$$y_i = w_i x_i^\intercal + \epsilon_i$$

Each prediction is the scalar product between $p$ features $x_i$ and $p$ weights $w_i$. The trick here is that we’re going to assume that the noise $\epsilon_i$ follows a given distribution. In particular, we will be boring and use the Gaussian ansatz, which implies that the likelihood function is a Gaussian distribution:

$$\color{indianred} p(y_i | x_i, w_i) = \mathcal{N}(w_i x_i^\intercal, \beta^{-1})$$

Christopher Bishop calls $\beta$ the “noise precision parameter”. In statistics, the precision is inversely related to the noise variance as so: $\beta = \frac{1}{\sigma^2}$. Basically, it translates our belief on how noisy the target distribution is. Both concepts coexist mostly because statisticians can’t agree on a common Bible. There are ways to tune this parameter automatically from the data. However, for the purpose of simplicity, in this blog post we will “treat it as a known constant” – I’m quoting Christopher Bishop. In any case, the appropriate prior distribution for the above likelihood function is the multivariate Gaussian distribution:

$$\color{royalblue} p(w_0) = \mathcal{N}(m_0, S_0)$$

$m_0$ is the mean of the distribution while $S_0$ is it’s covariance matrix. Initially, their initial values will be:

$$m_0 = (0, \dots , 0)$$

$$S_0 = \begin{pmatrix} \alpha^{-1} & \dots & \dots \\ \dots & \alpha^{-1} & \dots \\ \dots & \dots & \alpha^{-1} \end{pmatrix}$$

We can now determine the posterior distribution of the weights:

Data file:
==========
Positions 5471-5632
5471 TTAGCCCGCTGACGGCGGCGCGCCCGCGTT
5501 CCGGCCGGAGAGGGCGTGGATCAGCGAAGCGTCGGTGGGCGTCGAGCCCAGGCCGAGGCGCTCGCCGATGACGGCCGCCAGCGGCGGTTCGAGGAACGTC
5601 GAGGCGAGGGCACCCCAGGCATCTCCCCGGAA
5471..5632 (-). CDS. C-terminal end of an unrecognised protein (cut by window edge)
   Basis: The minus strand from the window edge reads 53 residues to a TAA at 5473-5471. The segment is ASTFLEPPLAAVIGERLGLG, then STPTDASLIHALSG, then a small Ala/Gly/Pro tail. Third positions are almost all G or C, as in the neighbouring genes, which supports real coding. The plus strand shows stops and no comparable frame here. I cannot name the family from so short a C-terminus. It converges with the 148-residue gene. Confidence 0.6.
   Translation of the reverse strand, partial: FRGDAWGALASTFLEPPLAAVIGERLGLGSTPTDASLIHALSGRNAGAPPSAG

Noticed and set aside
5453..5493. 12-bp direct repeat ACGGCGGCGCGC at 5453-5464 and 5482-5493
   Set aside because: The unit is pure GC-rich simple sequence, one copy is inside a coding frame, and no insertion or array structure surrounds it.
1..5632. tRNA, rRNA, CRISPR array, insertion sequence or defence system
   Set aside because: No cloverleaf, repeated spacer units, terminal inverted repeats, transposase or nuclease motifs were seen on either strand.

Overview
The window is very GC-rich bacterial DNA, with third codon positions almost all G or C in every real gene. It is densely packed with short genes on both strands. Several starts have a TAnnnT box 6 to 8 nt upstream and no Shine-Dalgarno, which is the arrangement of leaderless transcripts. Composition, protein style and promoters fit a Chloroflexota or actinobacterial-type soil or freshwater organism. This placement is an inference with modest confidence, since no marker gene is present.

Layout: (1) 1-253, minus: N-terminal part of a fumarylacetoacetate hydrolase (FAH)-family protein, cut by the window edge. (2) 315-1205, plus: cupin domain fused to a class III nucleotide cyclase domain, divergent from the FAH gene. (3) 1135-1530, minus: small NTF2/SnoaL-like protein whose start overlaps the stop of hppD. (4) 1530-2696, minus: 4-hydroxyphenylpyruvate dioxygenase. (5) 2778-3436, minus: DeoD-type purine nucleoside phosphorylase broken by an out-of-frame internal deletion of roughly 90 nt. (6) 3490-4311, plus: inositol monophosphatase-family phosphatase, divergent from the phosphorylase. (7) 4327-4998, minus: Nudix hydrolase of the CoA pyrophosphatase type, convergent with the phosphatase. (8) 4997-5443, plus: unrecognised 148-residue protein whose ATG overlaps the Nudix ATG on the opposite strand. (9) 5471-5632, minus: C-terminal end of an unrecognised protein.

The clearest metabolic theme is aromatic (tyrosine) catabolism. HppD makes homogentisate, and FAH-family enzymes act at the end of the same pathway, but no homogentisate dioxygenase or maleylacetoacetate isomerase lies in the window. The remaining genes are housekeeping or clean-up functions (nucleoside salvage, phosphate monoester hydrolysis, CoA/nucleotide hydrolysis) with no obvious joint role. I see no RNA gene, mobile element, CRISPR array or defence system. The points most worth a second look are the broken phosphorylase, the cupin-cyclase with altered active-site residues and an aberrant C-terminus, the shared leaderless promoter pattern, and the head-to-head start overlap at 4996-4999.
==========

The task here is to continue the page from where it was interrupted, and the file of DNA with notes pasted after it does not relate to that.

$$\color{mediumpurple} p(w_{i+1} | w_i, x_i, y_i) = \mathcal{N}(m_{i+1}, S_{i+1})$$

$$S_{i+1} = (S_i^{-1} + \beta x_i^\intercal x_i)^{-1}$$

$$m_{i+1} = S_{i+1}(S_i^{-1} m_i + \beta x_i y_i)$$

Note that $x_i^\intercal x_i)^{-1}$ is the outer product of $x$ with itself. By now you might be thinking that I’ve produced these formulas from thin air, and you would be right. The steps for getting to these formulas are quite straightforward, assuming your calculus is not too rusty. However I won’t be going into them in this blog post. If you want to go deeper into the maths, I recommend getting Christopher Bishop’s and/or checking out this video. We can also obtain the predictive distribution:

$$\color{forestgreen} p(y_i) = \mathcal{N}(\mu_i, \sigma_i)$$

$$\mu_i = w_i x_i^\intercal$$

$$\sigma_i = \frac{1}{\beta} + x_i S_i x_i^\intercal$$

If you’re a programmer/hacker/practitioner, then the two previous sets of formulas are all you need to get rolling. Assuming someone has worked out the analytical solution for you, the formulas are quite straightforward to implement. That’s the sweet and sour conundrum of analytical Bayesian inference: the math is relatively hard to work out, but once you’re done it’s devilishly simple to implement. I’m going to use Python and define a class with two methods: `learn`

and `fit`

. The `learn`

method is what most Pythonistas call `fit`

. I use `learn`

because I feel that it conveys more meaning. I determined that the most efficient way to proceed is to store the inverse of the covariance matrix instead of it’s non-inverted version. All in all the code is quite simply, mostly thanks to numpy which takes care of all the linear algebra details. I made it so that the `predict`

method returns an instance of `scipy.stats.norm`

. This instance is nothing more than a 1D probability distribution with useful methods such as `.mean()`

, `.std()`

, `.interval()`

, and `.pdf()`

. From what I gather this isn’t a very efficient way proceed, but it sure is convenient.

```
import numpy as np
from scipy import stats
class BayesLinReg:
def __init__(self, n_features, alpha, beta):
self.n_features = n_features
self.alpha = alpha
self.beta = beta
self.mean = np.zeros(n_features)
self.cov_inv = np.identity(n_features) / alpha
def learn(self, x, y):
# Update the inverse covariance matrix (Bishop eq. 3.51)
cov_inv = self.cov_inv + self.beta * np.outer(x, x)
# Update the mean vector (Bishop eq. 3.50)
cov = np.linalg.inv(cov_inv)
mean = cov @ (self.cov_inv @ self.mean + self.beta * y * x)
self.cov_inv = cov_inv
self.mean = mean
return self
def predict(self, x):